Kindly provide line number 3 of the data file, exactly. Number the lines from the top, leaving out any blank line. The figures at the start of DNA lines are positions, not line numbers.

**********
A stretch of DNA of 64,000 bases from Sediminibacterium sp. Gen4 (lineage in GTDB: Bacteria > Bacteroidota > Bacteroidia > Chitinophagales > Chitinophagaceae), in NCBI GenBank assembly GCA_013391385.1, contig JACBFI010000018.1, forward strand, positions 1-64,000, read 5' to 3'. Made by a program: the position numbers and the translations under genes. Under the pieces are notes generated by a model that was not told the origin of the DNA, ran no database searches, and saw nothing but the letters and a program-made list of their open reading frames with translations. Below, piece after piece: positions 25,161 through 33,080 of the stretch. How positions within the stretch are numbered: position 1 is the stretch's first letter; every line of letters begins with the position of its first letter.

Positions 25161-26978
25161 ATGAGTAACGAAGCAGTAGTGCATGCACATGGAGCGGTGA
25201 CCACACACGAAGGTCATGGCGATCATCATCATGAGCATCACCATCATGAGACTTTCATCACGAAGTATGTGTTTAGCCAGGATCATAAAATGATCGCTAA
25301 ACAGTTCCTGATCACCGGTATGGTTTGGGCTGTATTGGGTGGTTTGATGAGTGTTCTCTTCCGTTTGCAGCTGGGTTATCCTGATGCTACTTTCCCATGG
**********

25161 ATGAGTAACGAAGCAGTAGTGCATGCACATGGAGCGGTGA